It’s slightly strange to me that you are paying such attention and treating as “important”, work that was, for me, fast and forgettable. The most important thing was paying the rent. Sometimes I see one of those old drawings and it’s like I’ve never seen it before.
But I always loved what I was doing. It was always better to keep on running than to give up and find an easier job. In any case I was and am completely unqualified to do anything else.
I admire William Stout a great deal.
From working at Birmingham Arts Lab for about six years, I went freelance as a cartoonist around 1981. I took any jobs that were offered, and fortunately my work was popular for a while! I took regular work with Galaxy Publications, drawing Firkin the Cat for nearly 40 years, along with a great deal of other comics pages for them. I have written and drawn a page for Fortean Times magazine since around 1988, and I’ve worked for The Beano children’s comic since 2005 or something – all dates are approximate…. And I’ve continued to take on almost anything that is offered, though not so much is offered these days…. Sob sob!....
But the answer is yes, I’ve been lucky enough to make my living as a cartoonist. It’s sometimes been rough, never lavish, but I’m happy.
They asked me to do a cover. They wanted a lot of characters in it, and they needed it fast. I would have liked to draw it again, better, but there wasn’t time.
I tried to get in as many of the punk artists as I could, without knowing much about them. I wasn’t a big fan of punk. I liked the Sex Pistols, Ian Dury, and the Ramones because they were funny, but most of the rest was too noisy and disruptive for me. Too angry, too much speed. As a cartoonist, I needed a relaxing atmosphere to work in because I was spending long hours drawing, and punk was too speedy and angry. My preferred soundtrack was dub reggae, folk music and renaissance music, and 1960s music, from when I was a teenager.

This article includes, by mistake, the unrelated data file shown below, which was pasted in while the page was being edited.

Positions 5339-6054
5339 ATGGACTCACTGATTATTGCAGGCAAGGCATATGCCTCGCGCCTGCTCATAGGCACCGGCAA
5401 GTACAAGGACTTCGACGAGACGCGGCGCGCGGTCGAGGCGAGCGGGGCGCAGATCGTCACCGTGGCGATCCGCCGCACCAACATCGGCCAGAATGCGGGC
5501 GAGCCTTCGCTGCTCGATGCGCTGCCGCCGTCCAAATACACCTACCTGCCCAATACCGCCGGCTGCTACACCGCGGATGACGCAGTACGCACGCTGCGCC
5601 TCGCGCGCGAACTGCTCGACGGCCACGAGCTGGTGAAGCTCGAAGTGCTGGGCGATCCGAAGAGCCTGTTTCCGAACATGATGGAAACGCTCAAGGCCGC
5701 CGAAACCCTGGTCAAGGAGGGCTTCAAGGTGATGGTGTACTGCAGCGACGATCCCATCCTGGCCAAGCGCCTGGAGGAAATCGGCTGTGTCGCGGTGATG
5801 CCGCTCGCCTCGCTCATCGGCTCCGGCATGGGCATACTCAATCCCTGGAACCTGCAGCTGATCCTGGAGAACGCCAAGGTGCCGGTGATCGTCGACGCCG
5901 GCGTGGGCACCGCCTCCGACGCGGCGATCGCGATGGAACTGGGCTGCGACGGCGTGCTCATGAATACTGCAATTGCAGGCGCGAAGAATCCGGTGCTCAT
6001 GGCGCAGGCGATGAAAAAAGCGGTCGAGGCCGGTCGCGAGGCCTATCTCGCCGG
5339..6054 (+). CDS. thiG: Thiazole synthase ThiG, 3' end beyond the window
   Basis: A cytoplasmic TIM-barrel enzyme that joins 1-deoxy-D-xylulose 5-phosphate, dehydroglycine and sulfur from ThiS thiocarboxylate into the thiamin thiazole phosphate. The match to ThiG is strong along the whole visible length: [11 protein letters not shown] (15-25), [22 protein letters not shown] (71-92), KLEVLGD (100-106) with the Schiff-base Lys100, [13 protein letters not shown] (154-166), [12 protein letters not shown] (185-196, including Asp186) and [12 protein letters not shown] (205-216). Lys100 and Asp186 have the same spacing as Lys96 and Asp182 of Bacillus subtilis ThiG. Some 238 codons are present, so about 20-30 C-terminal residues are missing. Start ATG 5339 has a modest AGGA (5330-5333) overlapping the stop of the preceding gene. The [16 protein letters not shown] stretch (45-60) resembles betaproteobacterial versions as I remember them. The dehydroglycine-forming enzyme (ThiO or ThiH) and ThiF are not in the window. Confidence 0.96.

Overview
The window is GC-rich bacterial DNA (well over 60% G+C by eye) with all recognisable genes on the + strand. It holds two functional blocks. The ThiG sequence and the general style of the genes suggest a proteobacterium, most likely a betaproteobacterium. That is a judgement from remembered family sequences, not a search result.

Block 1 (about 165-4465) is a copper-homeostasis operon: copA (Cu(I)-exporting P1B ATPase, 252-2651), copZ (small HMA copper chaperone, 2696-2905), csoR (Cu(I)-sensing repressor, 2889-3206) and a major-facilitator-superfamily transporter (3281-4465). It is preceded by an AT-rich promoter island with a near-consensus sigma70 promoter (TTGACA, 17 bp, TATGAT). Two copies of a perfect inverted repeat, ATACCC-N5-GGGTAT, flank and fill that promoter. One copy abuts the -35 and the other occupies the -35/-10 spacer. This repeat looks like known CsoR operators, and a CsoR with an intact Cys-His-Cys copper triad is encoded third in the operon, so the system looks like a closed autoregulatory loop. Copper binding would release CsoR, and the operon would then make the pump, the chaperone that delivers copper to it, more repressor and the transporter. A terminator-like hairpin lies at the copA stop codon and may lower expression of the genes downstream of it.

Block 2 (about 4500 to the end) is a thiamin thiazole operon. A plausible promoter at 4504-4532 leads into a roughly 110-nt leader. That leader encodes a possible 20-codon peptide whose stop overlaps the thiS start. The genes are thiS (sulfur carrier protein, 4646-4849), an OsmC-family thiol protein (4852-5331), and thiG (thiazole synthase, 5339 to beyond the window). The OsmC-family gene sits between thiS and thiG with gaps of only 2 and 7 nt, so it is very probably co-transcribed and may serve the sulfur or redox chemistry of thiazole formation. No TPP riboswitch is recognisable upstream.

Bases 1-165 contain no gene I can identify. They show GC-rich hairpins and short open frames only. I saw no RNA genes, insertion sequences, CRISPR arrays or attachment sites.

A year later I was a Rude Boy. I was involved in the Ska scene in Birmingham and Coventry, and I worked with The Beat, designing their graphics. That was my style of music!
|My original cartoon for MM 1977|
Do you perhaps still have some pencils from that drawing that could show us in pictures how you work?
None at all. I drew the pencil lines straight onto the drawing board, inked on top of them, then went over it with an eraser.
Did you do a lot of drawings of the punk and new wave bands of the time?
I did a few, but not many that I recall. Apart from MM, I did some colour prints for a company who published posters and prints. A lot of cartoonists did them. I did the Sex Pistols, The Ramones, Elvis Costello, The Who, The Stones… The Ramones was my favourite. I drew them for MM in 1977, and I re-used the same graphic idea several times since then, including the colour print.